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A fundamental result in statistical physics which links microscopic (thermal) fluctuations with the macroscopic property that creates a drag force on a particle in a medium.

Browninan motion is often expressed using a particle on which two distinct forces act:
ma=-g x v(t) + f x G(t),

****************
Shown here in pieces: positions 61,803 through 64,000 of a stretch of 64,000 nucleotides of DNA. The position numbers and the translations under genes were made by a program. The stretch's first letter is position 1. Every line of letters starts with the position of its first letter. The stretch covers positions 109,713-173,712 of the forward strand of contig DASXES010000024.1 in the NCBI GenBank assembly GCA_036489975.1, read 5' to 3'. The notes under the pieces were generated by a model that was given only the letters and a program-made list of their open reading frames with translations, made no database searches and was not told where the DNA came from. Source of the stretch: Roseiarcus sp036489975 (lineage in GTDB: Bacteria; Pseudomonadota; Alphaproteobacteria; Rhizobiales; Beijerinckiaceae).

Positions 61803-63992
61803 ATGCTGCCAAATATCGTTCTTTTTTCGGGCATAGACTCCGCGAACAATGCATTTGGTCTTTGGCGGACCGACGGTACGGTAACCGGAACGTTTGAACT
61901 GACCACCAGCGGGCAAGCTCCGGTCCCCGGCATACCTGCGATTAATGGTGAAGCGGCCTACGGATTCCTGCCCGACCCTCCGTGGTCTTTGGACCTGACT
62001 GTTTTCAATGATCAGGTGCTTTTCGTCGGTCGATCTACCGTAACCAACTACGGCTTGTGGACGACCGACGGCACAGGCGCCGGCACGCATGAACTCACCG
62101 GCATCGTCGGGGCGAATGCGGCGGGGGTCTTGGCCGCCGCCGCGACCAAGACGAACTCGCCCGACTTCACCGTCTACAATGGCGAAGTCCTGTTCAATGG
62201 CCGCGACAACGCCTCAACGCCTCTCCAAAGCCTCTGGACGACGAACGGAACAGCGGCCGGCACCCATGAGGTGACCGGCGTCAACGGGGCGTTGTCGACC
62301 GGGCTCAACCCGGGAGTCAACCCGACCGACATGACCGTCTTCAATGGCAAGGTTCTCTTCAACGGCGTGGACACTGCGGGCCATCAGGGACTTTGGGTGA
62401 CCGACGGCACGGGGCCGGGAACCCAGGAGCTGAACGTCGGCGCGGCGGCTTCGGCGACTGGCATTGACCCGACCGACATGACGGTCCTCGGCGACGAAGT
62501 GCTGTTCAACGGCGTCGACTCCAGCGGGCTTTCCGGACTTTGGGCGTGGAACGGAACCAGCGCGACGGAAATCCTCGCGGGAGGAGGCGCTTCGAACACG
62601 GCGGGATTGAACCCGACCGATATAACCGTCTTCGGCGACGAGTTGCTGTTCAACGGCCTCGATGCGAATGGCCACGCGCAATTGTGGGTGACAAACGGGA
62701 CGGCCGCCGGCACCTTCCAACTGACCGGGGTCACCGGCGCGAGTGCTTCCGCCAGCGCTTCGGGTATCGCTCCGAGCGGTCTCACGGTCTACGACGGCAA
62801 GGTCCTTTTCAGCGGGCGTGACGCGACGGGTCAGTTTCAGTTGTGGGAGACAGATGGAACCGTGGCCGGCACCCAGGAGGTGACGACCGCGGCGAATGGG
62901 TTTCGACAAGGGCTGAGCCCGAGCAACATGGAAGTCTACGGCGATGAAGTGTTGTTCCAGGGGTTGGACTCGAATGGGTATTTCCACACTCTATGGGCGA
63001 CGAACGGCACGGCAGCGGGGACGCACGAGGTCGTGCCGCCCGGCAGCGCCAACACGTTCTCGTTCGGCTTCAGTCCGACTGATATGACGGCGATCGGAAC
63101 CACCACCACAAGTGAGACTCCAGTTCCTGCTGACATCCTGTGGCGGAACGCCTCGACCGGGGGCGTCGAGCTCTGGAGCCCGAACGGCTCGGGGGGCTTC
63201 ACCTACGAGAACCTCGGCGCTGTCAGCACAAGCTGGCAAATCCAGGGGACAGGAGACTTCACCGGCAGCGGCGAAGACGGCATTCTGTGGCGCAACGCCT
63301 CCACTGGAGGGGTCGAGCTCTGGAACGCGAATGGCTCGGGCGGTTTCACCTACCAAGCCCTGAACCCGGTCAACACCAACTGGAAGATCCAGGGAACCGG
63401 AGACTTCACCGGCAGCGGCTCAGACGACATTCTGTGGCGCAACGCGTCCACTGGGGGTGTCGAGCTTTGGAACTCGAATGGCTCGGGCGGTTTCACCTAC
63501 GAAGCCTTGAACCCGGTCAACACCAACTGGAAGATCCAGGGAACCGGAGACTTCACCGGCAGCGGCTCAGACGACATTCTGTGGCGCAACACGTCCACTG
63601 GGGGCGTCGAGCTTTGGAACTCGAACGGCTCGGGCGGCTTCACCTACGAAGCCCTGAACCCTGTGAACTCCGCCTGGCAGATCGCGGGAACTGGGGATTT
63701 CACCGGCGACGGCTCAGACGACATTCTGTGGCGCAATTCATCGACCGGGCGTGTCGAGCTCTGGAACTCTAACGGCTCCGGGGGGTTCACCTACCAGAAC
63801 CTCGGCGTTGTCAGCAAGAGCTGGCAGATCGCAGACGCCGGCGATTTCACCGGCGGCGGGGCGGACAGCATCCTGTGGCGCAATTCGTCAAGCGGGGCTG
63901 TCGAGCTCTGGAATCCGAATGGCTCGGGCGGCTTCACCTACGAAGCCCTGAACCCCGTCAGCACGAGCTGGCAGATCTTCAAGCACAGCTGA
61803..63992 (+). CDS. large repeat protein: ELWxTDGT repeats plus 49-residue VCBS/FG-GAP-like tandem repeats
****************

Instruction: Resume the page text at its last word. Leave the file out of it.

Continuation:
where "g" is the drag force when the particle has velocity "v(t)" and "f" is a constant that dictates the influence of the zero-mean (usually Gaussian white) noise component "G(t)".

However, and this is the point of this theorem, the drag force is dependent on the noise component and thermodynamic consistency requires that
f=sqrt(2*g*k*T),
where 'sqrt()' represents a square root, "k" is Boltzmann's constant and "T" is the temperature in Kelvin.

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